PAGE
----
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Chemistry

Molar Volume

Molar volume is the volume occupied by one mole of any gas at a definite pressure and temperature. It is denoted by Vm. Molar volume of the substance depends on temperature and pressure. The unit of molar volume is litre per mol or millilitre per mol.

As per Avogadro’s law, equal volumes of all gases contain equal number of molecules, at a constant temperature and pressure. Therefore, equal number of molecules of any gas, must occupy the same volume, at constant temperature and pressure.

Standard Molar Volume

Standard molar volume of a gas is the volume occupied by 1 mole of any gas at 273 K and 1 atm pressure (STP). It is equal to 22.4 litres of 22,400 ml. It is the same for all gases.

Remember

S.T.P. = Standard Temperature and Pressure

Standard Temperature = 0oC or 273 K

Standard Pressure = 1 atm or 760 mm of mercury

Calculation of Molar Volume

Example of oxygen

Mass of 1 litre of oxygen at STP = 1.429 g

Mass of 1 mol of oxygen = 32 g

Volume : Mass

1 litre : 1. 429 g

x : 32 g

x= 32/1.429

x= 22.4 Litres

The following table gives the relation between the Gram Molecular Weight (GMW), Number of moles, Molar Volume and the Number of particles for gases at STP.

Relationship between Various Parameters of Gases, at STP

GasMolecular FormulaGMW
(in g)
No.Of MolesMolar Volume
dm3 or l
No.of moles in 1 mole
HydrogenH22122.46.023x 1023
OxygenO232122.46.023x 1023
NitrogenN228122.46.023x 1023
ChlorineCl271122.46.023x 1023
Carbon dioxideCO244122.46.023x 1023
Nitrogen dioxideNO246122.46.023x 1023
AmmoniaNH317122.46.023x 1023
MethaneCH416122.46.023x 1023
Sulphur dioxideSO264122.46.023x 1023

Problems Based on Molar Volume

Example:

Calculate the volume occupied by 3.4 g of ammonia at STP. (N=14, H=1)

Solution

Gram molecular mass of ammonia (NH3) = (1 x 14) + (3 + 1) = 14 + 3 = 17 g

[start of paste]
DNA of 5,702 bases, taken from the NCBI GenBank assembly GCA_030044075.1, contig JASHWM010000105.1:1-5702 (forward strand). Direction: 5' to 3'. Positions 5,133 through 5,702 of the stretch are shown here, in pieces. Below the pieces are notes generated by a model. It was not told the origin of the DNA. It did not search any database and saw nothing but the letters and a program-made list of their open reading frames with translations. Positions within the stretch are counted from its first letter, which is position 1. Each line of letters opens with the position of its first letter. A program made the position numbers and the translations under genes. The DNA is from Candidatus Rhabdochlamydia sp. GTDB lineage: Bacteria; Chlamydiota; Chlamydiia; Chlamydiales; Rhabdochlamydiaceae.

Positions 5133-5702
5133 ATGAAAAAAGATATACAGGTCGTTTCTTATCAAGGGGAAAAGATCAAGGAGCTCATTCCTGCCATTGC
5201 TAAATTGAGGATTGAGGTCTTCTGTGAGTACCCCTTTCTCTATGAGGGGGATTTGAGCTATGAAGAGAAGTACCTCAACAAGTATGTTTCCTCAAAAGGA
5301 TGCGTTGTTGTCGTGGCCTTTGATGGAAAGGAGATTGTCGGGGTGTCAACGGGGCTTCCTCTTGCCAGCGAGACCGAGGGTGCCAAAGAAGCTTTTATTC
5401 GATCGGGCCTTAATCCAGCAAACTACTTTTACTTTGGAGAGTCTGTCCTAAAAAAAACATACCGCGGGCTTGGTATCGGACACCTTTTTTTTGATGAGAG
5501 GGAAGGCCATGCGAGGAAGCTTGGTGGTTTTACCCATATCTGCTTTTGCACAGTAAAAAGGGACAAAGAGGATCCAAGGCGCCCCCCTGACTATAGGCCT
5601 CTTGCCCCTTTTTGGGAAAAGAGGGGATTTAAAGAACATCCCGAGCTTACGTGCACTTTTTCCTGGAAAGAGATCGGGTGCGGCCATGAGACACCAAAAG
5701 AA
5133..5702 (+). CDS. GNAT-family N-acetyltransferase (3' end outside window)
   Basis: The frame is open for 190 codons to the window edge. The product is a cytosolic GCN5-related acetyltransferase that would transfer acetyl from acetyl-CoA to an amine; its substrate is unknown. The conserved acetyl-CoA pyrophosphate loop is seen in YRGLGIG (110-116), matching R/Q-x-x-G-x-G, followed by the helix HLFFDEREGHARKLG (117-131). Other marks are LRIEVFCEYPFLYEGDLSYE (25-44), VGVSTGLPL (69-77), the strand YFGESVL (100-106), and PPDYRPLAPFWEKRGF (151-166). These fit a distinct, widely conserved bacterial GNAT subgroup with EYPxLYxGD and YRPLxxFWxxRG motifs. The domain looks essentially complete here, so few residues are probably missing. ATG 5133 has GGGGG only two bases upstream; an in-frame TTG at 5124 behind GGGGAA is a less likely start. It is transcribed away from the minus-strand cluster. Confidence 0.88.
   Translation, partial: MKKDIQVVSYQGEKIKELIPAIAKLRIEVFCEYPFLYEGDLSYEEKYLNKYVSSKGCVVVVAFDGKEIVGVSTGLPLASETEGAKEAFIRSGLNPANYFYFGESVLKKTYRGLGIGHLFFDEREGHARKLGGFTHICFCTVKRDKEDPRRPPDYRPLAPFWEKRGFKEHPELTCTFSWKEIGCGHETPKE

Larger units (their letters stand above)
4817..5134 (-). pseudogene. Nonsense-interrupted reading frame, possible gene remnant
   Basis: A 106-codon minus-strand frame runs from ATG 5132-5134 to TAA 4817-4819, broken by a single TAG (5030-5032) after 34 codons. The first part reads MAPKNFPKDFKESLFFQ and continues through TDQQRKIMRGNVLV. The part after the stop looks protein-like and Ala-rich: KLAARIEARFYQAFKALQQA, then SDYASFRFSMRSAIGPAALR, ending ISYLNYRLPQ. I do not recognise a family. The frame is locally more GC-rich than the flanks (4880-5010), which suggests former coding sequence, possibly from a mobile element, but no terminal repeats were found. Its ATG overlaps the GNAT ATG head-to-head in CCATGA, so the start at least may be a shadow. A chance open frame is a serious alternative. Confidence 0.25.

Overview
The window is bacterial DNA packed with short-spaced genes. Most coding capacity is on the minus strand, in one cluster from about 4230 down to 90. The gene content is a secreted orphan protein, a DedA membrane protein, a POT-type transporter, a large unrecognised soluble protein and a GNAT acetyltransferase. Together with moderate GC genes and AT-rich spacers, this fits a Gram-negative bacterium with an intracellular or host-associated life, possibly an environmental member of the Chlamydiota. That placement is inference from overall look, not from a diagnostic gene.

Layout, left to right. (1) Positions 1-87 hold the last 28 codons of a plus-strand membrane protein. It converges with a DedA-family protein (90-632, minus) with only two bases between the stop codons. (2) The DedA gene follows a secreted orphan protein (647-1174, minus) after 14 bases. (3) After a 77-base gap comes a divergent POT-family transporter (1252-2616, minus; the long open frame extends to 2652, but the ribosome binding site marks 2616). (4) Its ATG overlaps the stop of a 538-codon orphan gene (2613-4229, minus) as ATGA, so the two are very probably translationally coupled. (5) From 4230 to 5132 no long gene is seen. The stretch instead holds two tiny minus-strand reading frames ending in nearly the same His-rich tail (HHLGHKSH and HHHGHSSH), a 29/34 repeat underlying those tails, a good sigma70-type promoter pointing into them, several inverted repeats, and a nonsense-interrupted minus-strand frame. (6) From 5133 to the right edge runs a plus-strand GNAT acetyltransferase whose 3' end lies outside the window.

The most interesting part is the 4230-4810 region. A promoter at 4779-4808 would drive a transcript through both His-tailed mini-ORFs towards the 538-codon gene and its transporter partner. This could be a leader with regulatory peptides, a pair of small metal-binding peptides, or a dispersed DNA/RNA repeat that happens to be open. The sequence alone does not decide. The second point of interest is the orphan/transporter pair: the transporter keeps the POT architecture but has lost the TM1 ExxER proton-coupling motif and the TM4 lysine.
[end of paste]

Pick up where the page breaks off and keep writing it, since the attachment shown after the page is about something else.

Mass of 1 mol of ammonia = 17g

Molar volume = 22.4 litres

Volume of 3.4 g of ammonia at STP = ?

Mass : Volume

17 g : 22.4 litre

3.4 g : x

x= (3.4 X 22.4)/17

x= 4.48 Litres

Volume occupied by 3.4 g of ammonia at STP =4.48 litres

Example:

56 ml of carbon dioxide has a mass at 0.11 g at STP. What is the molar mass of the carbon dioxide?

Solution:

Mass of 56 ml of carbon dioxide at STP = 0.11 g

Mass of 22400 ml of carbon dioxide = ?

Mass : Volume

0.11 g : 56 ml

x g : 22400 ml

x = (0.11 x 22400)/56

x = 44g

Mass of 22400 ml of carbon dioxide at STP = 44 g

Molar Mass of carbon dioxide = 44 g/mole.

Example:

One gram of pure sulphur dioxide has a volume of 350 ml at STP. What is the Relative Molecular Mass of sulphur dioxide?

Solution:

Volume of sulphur dioxide gas = 350 ml at STP

Mass of sulphur dioxide gas = 1 g

Mass of one mole of sulphur dioxide = x g/mole

Volume of 1 mole of sulphur dioxide = 22400 ml at STP

Mass : Volume

1 : 350 ml

x : 22400 ml

x= (22400 x 1)/350 = 64

Mass of 1 mole of SO2 = 64 g/mole

Relative molecular mass of sulphur dioxide = 64.

Deduction of relationship between molecular mass and vapour density

Relative Molecular Mass

Relative molecular mass is the ratio of the mass of one molecule of a substance to the mass 1/12th

of a carbon atom, or 1 amu.

Vapour Density

Vapour density is the ratio of the mass of a volume of a gas, to the mass of an equal volume of hydrogen, measured under the same conditions of temperature and pressure.

vapour density = mass of n molecules of gas / mass of n molecules of hydrogen. (and thus: molar mass = ~2 × vapour density) For example, vapour density of mixture of NO2 and N2O4 is 38.3 . Vapour density is a unitless quantity.

Avogadro’s Law

According to Avogadro’s law, equal volumes of all gases contain equal number of molecules.

Thus, let the number of molecules in one volume = n,

vapour density

or,

Relative Molecular Mass = 2 x Vapour density

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